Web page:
Foreign-exchange reserves were omitted at the behest of China, which held more than $3 trillion of the assets at the end of March.
China’s foreign-exchange reserves have exceeded a “reasonable” level and the management and diversification of the holdings should be improved, central bank Governor Zhou Xiaochuan said April 18. China Investment Corp., the country’s sovereign wealth fund, will receive $100 billion to $200 billion from the government, the Financial Times said last month.
While facing similar challenges, Asian countries have so far shown little appetite for regional coordination, with a number pursuing individual efforts to restrict inflows of speculative capital. South Korea has implemented tax measures, while Indonesia has required overseas investors to hold some securities for set periods.
ADB President Haruhiko Kuroda today told reporters that capital controls are appropriate in some cases, and cited exchange-rate swings as a “serious problem” for East Asia.
Cooperation remains a goal: among steps planned is a $700 million Credit Guarantee and Investment Facility that will back local-currency denominated bonds issued by companies in the region. The aim is to make it easier for firms to issue such debt with longer maturities, according to the ADB, a Manila-based development lender.
Southeast Asian nations, along with the Asian Development Bank, are now setting up a $485.2 million fund to invest in infrastructure, the region’s finance ministers said in April.
Association of Southeast Asian nations insurance officials are exploring risk financing options and mechanisms that can be developed as part of the regional framework for disaster management and disaster risk reduction, the ministers said.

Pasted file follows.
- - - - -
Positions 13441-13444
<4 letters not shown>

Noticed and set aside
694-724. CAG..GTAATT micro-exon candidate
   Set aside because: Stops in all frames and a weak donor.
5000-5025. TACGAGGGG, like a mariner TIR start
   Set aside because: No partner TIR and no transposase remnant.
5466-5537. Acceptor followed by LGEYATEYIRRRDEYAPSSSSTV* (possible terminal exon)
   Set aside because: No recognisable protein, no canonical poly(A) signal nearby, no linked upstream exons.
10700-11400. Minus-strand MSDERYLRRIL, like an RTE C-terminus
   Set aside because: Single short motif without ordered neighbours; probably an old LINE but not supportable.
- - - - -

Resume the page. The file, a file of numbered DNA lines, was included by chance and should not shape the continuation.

In March 2010, a $120 billion pool of reserves by the group of 13 Asian nations came into effect, designed to provide members with support through currency-swap transactions in times of liquidity shortages. The facility, a broadening of an earlier framework consisting bilateral swaps, hasn’t been used.
South Korea’s Yoon proposed in February that the 13 Asian countries should try to double the foreign-currency reserve pool to over $240 billion in case of capital flight.
During the 2009 credit crunch, Asian nations such as Indonesia choose to seek help from its neighbors instead of borrowing from the International Monetary Fund, which led the bailouts of the late 1990s. Indonesia raised $5.5 billion in standby loans from the ADB, World Bank, Australia and Japan. It also increased the size of currency-swap arrangements with China and Japan to bolster access to foreign exchange.
Chua Hak Bin, a Singapore-based economist at Bank of America Merrill Lynch, said officials must also focus on faster integration between their economies.
“Setting up such regional funds is another line of defense when crises happen as most of them already have quite reserves which they will tap on first,” he said. “The immediate steps should be to focus on how to improve on trade and financial integration.”